How Does Isotopic Dating Work?
Home » Radiation Safety & Health Physics Blog » History » How Does Isotopic Dating Work?

How Does Isotopic Dating Work?

By Dr. Zoomie

Dear Dr. Zoomie – every now and again I read about isotopic dating being used to tell the age of the Earth or the age of some meteorites, when an ancient home was built, or something like that. But I also read about “problems” with isotopic dating that sound pretty convincing. What gives? And can you tell me how isotopes are used to tell us how old something is?

Yeah – this one took me a little while to get a feel for when I first came across the idea in a college Geology class; then I ended up with a Master’s advisor who had helped to develop a lot of isotopic dating methods and took a couple of classes in undergrad and grad school. So let’s see if I can help out with some of the concepts – the second part of your question. For the first part, there are some other blog posts here that do a great job of explaining why the arguments made against isotopic dating don’t hold water – those are well worth a read.

So…we’re going to start by taking a walk. Say you’re strolling the length of Central Park in NYC – the park runs from 59th St to 110th St – call it 50 blocks (we’ll round 59th off to 60th St to make the counting easier). You start off at a brisk pace – walking a block in just over a minute. But as you walk, you’re getting tired and slowing down. So you might be able to walk the first 25 blocks in half an hour, but by the time you get to 85th St you’re beat; in the next half hour you’re only able to make it to 98th or so – about half the remaining distance. By now you’ve walked nearly 2 miles and, if you’re like most of us, you’re even more tired and maybe your feet and knees are starting to hurt – in the next half hour you manage to stagger on to 104th St. In other words, in the first half hour you can make it half the length of the park, in the next half hour you can make it about half of the remaining distance; in the next half hour you can make it half the remaining distance, and so forth.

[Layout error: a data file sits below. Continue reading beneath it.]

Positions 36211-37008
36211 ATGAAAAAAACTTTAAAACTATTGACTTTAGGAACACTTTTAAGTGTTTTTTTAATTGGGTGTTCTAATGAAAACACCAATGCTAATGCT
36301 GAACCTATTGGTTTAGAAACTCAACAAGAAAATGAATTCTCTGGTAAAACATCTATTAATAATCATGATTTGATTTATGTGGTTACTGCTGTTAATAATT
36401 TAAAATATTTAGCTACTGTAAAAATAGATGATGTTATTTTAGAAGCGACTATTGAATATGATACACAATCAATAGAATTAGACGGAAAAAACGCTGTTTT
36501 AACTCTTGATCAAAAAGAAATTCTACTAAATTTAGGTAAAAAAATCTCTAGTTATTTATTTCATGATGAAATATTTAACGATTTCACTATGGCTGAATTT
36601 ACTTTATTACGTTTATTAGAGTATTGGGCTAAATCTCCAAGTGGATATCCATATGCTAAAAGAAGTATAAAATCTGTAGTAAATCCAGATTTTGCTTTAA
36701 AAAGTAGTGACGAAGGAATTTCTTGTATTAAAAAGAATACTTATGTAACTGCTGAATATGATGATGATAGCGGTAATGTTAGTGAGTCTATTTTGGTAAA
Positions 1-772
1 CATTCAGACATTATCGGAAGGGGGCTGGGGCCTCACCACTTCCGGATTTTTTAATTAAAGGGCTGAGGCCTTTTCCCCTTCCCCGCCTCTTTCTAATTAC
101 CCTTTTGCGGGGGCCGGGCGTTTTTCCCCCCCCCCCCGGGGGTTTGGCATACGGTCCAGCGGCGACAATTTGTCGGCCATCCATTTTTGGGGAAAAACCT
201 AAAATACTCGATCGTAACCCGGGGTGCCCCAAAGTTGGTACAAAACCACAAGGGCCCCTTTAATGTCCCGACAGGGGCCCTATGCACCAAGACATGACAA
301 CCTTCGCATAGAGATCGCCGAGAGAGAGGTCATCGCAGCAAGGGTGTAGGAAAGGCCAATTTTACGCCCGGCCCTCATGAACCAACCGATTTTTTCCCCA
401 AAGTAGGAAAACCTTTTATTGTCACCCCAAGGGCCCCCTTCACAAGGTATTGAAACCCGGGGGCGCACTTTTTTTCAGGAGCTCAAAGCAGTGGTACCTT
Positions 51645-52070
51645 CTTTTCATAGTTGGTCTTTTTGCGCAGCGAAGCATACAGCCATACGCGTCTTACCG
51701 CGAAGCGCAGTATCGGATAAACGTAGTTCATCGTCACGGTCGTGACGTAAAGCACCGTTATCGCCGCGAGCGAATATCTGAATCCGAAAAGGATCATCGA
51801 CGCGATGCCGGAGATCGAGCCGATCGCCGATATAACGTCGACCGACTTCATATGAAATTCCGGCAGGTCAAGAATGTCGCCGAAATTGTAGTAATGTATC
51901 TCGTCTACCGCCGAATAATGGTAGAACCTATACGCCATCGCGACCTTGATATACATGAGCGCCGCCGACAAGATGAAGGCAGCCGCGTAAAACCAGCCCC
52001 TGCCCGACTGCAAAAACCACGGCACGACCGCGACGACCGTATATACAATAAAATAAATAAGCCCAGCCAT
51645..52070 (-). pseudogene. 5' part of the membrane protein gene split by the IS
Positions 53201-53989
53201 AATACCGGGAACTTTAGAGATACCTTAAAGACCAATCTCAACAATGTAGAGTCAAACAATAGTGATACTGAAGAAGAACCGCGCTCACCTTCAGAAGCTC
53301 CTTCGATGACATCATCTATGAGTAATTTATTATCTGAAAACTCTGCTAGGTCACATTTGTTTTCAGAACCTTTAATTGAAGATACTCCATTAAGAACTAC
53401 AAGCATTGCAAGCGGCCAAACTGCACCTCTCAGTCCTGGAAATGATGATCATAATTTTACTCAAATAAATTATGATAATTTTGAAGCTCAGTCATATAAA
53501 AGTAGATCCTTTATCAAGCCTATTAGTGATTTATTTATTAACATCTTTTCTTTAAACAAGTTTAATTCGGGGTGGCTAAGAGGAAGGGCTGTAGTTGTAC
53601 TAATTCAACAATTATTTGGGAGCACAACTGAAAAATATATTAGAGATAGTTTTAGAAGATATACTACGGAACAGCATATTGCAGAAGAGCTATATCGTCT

So think about it – if I know that every half hour you can walk half of the distance from where you’re at to the north end of the park then I can look at where you’re standing (or walking or limping) and know how long you’ve been on your trek. If you’re at 85th St (25 blocks from where you started) then I know you’ve been walking for half an hour; if you’re at 98th (half of the remaining half of the park) then I know you started walking an hour ago; if you’ve made it to 104th St (half the remaining distance) then you must have been walking for an hour and a half.

This is how isotopic dating works. But let me make it a little more formal.

When you’ve covered half the length of the park you have an equal amount of park ahead of you as you do behind – the ratio of ground covered to ground remaining is 1 (25 blocks walked:25 blocks to go). At the end of two half-hours you’re ¾ of the way to 110th St and that ratio is 3:1 (37 ½ blocks walked:12 ½ blocks remaining); if you’re at 104th you’ve walked 44 blocks and have 6 remaining; a ratio of 44:6 (about 7:1) means that you’ve been walking for an hour and a half.

We can do the same thing with radionuclides – and there are a few ways to tackle the problem.